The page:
For example, to stay on the ballot after one year you only need just one vote. After the first year, you need five percent of the vote with the threshold rising roughly two percent each year so you need 18% of the vote to make it onto the final year on the ballot.
Structuring the vote this way allows for more debate about players while also presenting an opportunity to remove players who have not swayed the vote in a particular direction. Certainly, this type of system would be better than just disregarding players after one year, lamenting it, and then hoping someone corrects the error a decade or so later.
On November 4, 2004, the New York Mets introduced Willie Randolph as the 18th manager in Mets history. In his three plus years on the job, Randolph would have the second best winning percentage in Mets history, and like Davey Johnson, he would be one of only two Mets managers to never have a losing record over a full season.
During Randolph’s tenure, there tends to be a heavy focus on the 2007 collapse and his being fired one game into a trip to the West Coast. Lost in that was Randolph taking the Mets to that level. Sure, adding players like Carlos Delgado were a huge factor. However, Randolph helped develop players like David Wright and Jose Reyes.
People also forget Randolph guided the Mets to a winning record in a season where Doug Mientkiewicz, Miguel Cairo, and Victor Diaz got the most games played at first, second, and right. Randolph did help build a winning culture, and to his credit, he learned to adapt to the team while doing a good job with the bullpen.
No, he was not perfect by any means, but overall, Randolph had done a good job with the Mets. Seeing the jobs Jerry Manuel, Terry Collins, and Mickey Callaway did, you tend to realize Randolph was much better than anyone realized.
Fifteen years later, the Mets are following a pattern a bit in hiring their next manager.
Like Randolph, Carlos Beltran came to the New York Mets directly from the Yankees organization. Like Randolph, Beltran played for both the Mets and the Yankees. Both were multiple time All Stars who won a World Series. Both were looked upon by Mets fans as someone who really wanted to be a Yankee and not a Met.
It was odd for Randolph considering how he grew up a Mets fan. Randolph spoke lovingly about the team even telling everyone his first date with his wife was at Shea Stadium. When Randolph had an opportunity at the end of his career, he came to the Mets.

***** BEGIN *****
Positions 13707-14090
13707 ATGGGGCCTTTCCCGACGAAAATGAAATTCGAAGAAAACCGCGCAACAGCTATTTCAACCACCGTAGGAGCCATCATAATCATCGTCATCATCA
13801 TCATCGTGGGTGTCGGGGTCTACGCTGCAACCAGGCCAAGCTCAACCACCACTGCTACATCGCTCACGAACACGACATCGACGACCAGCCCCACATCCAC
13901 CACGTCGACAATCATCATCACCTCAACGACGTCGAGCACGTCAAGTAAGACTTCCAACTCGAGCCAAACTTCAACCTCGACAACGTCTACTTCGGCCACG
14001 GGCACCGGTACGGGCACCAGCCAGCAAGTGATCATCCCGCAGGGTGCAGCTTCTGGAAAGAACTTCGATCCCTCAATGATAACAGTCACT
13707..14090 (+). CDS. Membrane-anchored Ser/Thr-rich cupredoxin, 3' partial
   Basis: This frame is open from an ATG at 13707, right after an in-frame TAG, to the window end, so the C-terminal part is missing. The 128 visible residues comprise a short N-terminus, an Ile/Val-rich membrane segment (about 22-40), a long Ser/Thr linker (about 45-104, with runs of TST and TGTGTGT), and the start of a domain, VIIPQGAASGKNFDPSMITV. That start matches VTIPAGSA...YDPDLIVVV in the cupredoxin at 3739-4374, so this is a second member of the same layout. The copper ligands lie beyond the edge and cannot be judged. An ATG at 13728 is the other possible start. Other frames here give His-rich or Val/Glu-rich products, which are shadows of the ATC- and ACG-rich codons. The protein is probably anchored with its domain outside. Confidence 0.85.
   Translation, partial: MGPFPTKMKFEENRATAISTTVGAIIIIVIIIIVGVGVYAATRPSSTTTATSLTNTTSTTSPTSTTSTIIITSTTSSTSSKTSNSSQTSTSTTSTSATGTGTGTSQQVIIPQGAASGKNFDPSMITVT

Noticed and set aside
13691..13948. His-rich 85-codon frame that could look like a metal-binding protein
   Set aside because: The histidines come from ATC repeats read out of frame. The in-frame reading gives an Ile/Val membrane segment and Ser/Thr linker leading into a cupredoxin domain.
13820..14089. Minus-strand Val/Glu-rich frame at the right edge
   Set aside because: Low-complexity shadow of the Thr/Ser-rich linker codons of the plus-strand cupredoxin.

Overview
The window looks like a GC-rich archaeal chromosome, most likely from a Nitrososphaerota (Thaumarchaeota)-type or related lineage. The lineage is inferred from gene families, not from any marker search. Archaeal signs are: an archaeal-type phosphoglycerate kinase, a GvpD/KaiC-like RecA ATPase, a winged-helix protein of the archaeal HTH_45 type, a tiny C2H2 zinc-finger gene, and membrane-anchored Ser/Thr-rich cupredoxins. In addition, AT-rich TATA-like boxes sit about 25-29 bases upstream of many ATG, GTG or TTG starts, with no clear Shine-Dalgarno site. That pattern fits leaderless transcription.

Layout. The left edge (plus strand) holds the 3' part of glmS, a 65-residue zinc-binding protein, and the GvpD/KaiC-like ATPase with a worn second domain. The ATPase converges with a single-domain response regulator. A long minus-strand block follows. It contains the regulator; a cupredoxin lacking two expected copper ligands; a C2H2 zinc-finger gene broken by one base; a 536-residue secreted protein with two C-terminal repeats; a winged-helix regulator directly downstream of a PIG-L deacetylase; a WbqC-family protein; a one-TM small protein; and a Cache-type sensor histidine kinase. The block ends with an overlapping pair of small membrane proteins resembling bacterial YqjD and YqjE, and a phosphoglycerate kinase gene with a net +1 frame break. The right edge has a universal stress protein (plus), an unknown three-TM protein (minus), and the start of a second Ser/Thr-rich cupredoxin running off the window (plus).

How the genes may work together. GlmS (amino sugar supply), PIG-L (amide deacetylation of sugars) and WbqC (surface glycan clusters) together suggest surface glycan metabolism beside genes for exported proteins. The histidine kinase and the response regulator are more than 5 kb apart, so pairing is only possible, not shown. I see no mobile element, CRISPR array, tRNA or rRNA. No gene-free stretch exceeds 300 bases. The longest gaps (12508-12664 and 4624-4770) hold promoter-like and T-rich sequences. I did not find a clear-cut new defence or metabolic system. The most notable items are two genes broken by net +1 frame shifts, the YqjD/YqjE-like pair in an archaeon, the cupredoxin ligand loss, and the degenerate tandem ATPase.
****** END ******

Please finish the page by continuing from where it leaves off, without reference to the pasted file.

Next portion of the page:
For Beltran, he actually signed with the Mets. As we know things ended poorly with the Mets, but despite all of that, Beltran came back to the Mets. Like Randolph 15 years ago, Beltran is going to become the Mets manager. He is also going to be entasked with guiding the young careers of players like Pete Alonso and Jeff McNeil.
If in the end of his career as the Mets manager, Beltran never has a losing record, helped his young players take the next step forward, and he takes the Mets to the postseason, we would all agree it was a very successful run. However, that is today. As we know, there is a lot which happens in-between now and then.
The Mets went into Cincinnati looking for a sweep, but they didn’t get it. It was close, but they didn’t get there. As a result, their chances of grabbing a Wild Card became all the more difficult:
1. The Pittsburgh Pirates are an absolute embarrassment. It’s one thing to get swept like they did, it’s another thing to not even present even a minor impediment to the Brewers. Between this, Felipe Vazquez, Jung Ho Kang, all of their beanball nonsense, and the litany of other things, they are an absolute embarrassment.
2. The Pirates have all but given the Brewers one of the two Wild Card spots putting the Mets in an even more difficult situation in their attempts to make the postseason.
3. Of course, the Mets are in this position because of their first half and their loss on Saturday.
4. Todd Frazier had a difficult first inning on Saturday making an error and playing a ball which was foul leading to two first inning runs. Of course, it is difficult to completely get on him for that loss as he was the only one who actually hit the ball that day.
5. That is what makes this Mets team and offense so maddening. They can explode for eight runs in a blink on Friday night, and they can barely muster three hits the next day. That’s fine in June, but they can’t afford to be doing this right now.
6. Lost in that loss was just how great Zack Wheeler was. He had yet again another seven inning outing allowing just one earned. To be doing this with everything on the line, we are really learning something about him. If the Mets were smart, they’d be doing all they could do to lock him up because it is very doubtful they can replace him in the rotation next year.
7. Wheeler and Jacob deGrom dominating in the late season is reminiscent of what happened last year when deGrom won the Cy Young. After his pitching seven scoreless innings against the Reds, deGrom has put himself in a position to win his second straight one.
8. The Mets decision to flip Marcus Stroman and Steven Matz in the rotation was an inspired one. This puts Matz in a position to start at home where he is great. Even with Stroman being sick, he gave the Mets a tough effort allowing them to win that game.
9. In that Stroman start, he was bailed out out a bases loaded jam by Brad Brach in the fifth. Suddenly, this Mets bullpen is suddenly looking like it’s more than just Seth Lugo and Justin Wilson. That’s all the more the case with Edwin Diaz somehow having two good outings in pressure spots.